Russell reconstitution points to concentration, volatility in U.S. equities

Global research head says market cap has been concentrated, sees central bank policy as indicator of future performance

Russell reconstitution points to concentration, volatility in U.S. equities

FTSE Russell has announced anticipated changes to the Russell U.S. Indexes for its 32nd annual reconstitution. This year’s reconstitution is driven by a few key long-term trends and a number of significant impacts from the COVID-19 pandemic.

Leaders from FTSE Russell explained that, broadly, the reconstitution reflects a growing concentration in large-cap companies as small-cap stocks shrink further with total U.S. equity market cap down 1 per cent, while the market cap of the 10 largest U.S. stocks is up more than 23 per cent. Tech remains at the top of the pyramid while healthcare has become the biggest sector in the Russell 2000, driven largely by the outperformance of biotech and pharma during the pandemic. While a transparent reconstitution should protect index investors from immediate volatility, one top FTSE Russell analyst says the greater concentration in the market does leave investors exposed.

“You've had this enormous concentration … and this is really just down to that one big sector, the tech sector,” says Philip Lawlor, managing director of Global Market Research at FTSE Russell. “When one sector accounts for more than a quarter of the overall benchmark, and that's highly skewed to a handful of big stocks, if one or two those companies hit a banana skin that would have a very big effect on aggregate volatility.”

Lawlor says that investors have been aware of this concentration risk for a long time now, but tech has managed to serve as a “win-win” investment despite that, growing in the face of trade tensions last year and leading the rapid rebound after the COVID-19 crash in March as investors realized these companies are set to benefit most from the new normal.

Healthcare is a sector, too, driven to outperformance by the current realities of the pandemic. Pharma and biotech, in particular, has been a strong performer on the back of COVID-19 research and innovation. Lawlor says this bucks the trend of past years where medical technology has been the growth subsector in healthcare. The pandemic has reversed that reality.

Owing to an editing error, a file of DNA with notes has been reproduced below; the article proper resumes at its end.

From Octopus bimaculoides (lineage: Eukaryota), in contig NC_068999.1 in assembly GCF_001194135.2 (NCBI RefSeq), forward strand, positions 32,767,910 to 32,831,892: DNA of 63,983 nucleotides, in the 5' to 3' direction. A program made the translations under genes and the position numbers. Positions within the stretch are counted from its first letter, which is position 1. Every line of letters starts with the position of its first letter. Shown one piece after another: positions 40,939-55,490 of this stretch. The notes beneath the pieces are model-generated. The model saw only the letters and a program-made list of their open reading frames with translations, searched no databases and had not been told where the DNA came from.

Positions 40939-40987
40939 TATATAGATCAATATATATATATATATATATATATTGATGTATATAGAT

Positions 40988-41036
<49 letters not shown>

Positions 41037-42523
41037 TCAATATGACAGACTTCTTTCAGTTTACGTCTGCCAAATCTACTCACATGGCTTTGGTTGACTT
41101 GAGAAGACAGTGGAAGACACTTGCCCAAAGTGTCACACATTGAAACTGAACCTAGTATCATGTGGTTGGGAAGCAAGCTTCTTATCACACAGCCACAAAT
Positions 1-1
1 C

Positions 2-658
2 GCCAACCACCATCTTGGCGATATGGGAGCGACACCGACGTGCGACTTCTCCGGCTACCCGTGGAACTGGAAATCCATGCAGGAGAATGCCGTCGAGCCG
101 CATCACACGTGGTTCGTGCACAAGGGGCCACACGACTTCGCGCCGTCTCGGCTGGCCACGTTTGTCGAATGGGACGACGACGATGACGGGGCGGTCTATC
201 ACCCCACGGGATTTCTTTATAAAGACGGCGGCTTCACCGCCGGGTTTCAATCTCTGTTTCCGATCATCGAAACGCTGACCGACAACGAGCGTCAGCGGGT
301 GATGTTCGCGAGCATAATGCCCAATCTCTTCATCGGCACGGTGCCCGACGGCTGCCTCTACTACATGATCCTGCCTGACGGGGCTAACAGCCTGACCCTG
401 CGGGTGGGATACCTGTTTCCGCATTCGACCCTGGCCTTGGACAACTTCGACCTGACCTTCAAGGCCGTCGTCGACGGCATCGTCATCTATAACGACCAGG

The reconstitution is built to be agnostic towards concentration risks and simply reflect market capitalization. Lawlor says, though, that this concentration does expose investors to volatility risks in the form of another macro shock or trades driven by a fear of missing out among investors and PMs who have remained sceptical about the rally’s apparent dislocation from underlying economics are forced to buy in to avoid missing the apparent growth of the rally. Lawlor says these FOMO trades could catalyse further volatility.

The largest immediate impact, Lawlor says, will be on passive index investments. The managers of indexed products will have to rebalance but Lawlor expects that the transparent approach FTSE Russell has taken will make for few shocks come Friday.

The second question, Lawlor says, is a beta issue as to where investors should go from there. He says that especially in the large-cap Russell 1,000 we’ve seen a V-shaped recovery.

“The big conundrum for everyone is whether this is telling us the market expects a V-shaped recovery in the economy, or have we got a massive disconnect during between Wall Street and Main Street,” Lawlor says. “Main street is telling us, at best, that it's going to be a pretty shallow U [recovery]. In that case, has the market run ahead of itself? That is clearly the $64 trillion question.” 

The other big trend that Lawlor sees underlying the reconstitution is that market sentiment has become largely determined by central bank policy rather than economic outlooks. In the wake of policy moves that dwarf the scale of decisions made during the great financial crisis, Lawlor says market attentiveness to policymakers has created a disconnect between markets and economic realities which aren’t as likely to see real improvement until next year. Despite the uncertainty of the next two quarters Lawlor sees, he says that central banks have been explicit in saying they won’t sit by and let markets dip significantly again. This, in turn, makes for a “Pavlovian reaction” in investor’s risk appetite, reassured of central bank policy.

“I think the big question for investors is, could you eventually see central banks buying equities, just as the Bank of Japan does,” Lawlor says. “Could you end up seeing the Federal Reserve stepping in and saying, we've done government bonds MBS, we've gone into the corporate arena, we've been making direct loans to small and medium enterprises. But one sure way of propping up household net worth is to ensure that the equity value element of that net worth is supported by the Central Bank. They've got lots of tools at their disposal, I think that is going to be the key driver of risk appetite going forward.”